Travel around Australia and learn more about our country while experiencing the laidback slow travel of #vanlife. Not many Aussies ever really get to experience the true blue outback or take the time and space to explore all of our stunning remote beaches, roads and untouched landscape. You can hit the road whichever way you want and bonus is that it can be done on the cheap. Download helpful apps like Wikicamps, Roadtrippers and Camplify for planning routes and finding cheap and free campsites.
Take a Sab-boat-ical
Getting paid to wake up in the Whitsundays or somewhere else along the Great Barrier Reef? Sounds pretty cruisy doesn’t it? Many school leavers last year would have had grand plans of heading overseas, travelling from hostel to hostel and picking up a few casual coffee shop or tourism jobs along the way. Though that’s not a possibility anymore, the good news is that you can still have a similar experience by heading North to the tropical waters of Queensland for a job as a deckhand or similar role on one of the many vessels operating in this tropical paradise.
Alternatively, if it's some solitude and adventure you’re after, why not learn to sail and then head out on your own ‘sab-boat-ical’?
Instead of a country-swap, try a ‘coastal-swap’
If you're from the east coast go and spend 6 months in a west coast small town for something completely different and dare we say, ‘foreign’ to where you’ve grown up and are familiar with. Travelling to and living somewhere new is bound to broaden your horizons by encouraging you to make new friends, learn something new and guide you in finding yourself.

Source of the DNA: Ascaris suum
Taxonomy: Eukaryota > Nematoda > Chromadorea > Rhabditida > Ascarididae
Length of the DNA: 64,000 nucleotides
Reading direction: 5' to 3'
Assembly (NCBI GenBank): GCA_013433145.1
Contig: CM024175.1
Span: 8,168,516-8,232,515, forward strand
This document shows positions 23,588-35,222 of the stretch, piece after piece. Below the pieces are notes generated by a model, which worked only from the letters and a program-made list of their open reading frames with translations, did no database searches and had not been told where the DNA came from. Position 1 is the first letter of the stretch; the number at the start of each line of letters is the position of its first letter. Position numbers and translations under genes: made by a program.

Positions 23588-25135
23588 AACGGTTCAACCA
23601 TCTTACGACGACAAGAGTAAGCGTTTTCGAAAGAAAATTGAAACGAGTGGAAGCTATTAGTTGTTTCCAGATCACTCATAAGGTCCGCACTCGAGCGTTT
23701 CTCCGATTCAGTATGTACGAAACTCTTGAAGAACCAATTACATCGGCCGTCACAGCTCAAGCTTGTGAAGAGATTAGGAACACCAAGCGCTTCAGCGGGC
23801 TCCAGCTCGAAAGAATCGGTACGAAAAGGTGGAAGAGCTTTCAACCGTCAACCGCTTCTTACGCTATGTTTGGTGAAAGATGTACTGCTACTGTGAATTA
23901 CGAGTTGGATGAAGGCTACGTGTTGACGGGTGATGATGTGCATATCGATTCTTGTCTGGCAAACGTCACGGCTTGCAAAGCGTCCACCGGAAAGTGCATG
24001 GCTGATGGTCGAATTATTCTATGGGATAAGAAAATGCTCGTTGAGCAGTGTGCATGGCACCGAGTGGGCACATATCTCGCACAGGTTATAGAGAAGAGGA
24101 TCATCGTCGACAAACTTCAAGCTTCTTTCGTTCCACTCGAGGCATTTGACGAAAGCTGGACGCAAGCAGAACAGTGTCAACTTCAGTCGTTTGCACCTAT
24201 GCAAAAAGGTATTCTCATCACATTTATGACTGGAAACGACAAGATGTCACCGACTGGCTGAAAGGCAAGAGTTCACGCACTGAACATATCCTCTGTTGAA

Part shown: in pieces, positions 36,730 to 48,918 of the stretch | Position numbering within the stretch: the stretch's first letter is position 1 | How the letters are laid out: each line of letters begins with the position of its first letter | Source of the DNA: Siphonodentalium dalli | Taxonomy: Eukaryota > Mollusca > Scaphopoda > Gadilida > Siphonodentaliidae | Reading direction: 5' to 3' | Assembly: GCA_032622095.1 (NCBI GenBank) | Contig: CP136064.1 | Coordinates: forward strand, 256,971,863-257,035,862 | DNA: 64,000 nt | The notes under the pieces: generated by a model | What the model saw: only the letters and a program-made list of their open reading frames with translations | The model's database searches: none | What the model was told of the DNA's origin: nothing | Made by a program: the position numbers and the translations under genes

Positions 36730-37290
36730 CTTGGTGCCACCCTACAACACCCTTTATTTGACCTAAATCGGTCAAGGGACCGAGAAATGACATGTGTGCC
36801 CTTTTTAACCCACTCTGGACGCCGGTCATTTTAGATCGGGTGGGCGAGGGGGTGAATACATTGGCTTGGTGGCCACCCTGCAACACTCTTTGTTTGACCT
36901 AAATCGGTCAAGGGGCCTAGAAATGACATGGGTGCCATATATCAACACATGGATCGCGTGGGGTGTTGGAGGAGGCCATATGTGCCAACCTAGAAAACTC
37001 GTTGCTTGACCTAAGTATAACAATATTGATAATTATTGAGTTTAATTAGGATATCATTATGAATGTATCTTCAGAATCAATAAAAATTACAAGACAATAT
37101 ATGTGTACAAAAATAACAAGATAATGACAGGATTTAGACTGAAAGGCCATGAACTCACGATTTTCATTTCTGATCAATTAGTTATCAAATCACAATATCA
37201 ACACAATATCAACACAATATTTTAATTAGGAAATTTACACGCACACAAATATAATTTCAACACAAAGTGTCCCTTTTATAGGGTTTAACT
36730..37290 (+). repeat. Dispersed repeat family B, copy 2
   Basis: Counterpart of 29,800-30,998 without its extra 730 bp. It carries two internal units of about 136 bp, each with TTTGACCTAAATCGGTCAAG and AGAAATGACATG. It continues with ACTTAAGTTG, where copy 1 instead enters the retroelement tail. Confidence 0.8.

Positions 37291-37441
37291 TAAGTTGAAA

If you’re from the east coast might we suggest Margaret River? Fantastic surfing, a gourmet foodie scene and plenty of wineries ripe for picking and drinking. Or if you’ve been eyeing off a move to Byron Bay, perhaps consider a slightly less overcrowded but equally hip Yamba.
Get hands on creative experience
If you have creative or design aspirations, another alternative option to studying overseas is to reach out to one of the regional art galleries that specialise in our first nation people's art and craftsmanship and visit the local communities that specialise in teaching them. Give yourself an edge over the international competition all vying for places at New York’s Parsons School of Design or London’s Central Saint Martins by learning the unique local crafts and traditions of Australia’s First Nations people; which in and of itself is a world class education in history, art and culture.
Similarly spend time learning how pearls are cultivated in a town like Broome or find your way into the wardrobe department of one of the many Hollywood films now being shot in Australia (hint: Byron Bay and the Gold Coast are filming hotspots).
Try the Defence Force run gap year
The Australian Defence Force offers its own Gap Year to give young Australians the chance to experience a 12-month role in the Navy, Army or Air Force. According to the Defence Force recruitment page, you will gain valuable skills and work experience, make friends from across the country, enjoy an entry-level defence force salary, and have the opportunity to see more of Australia.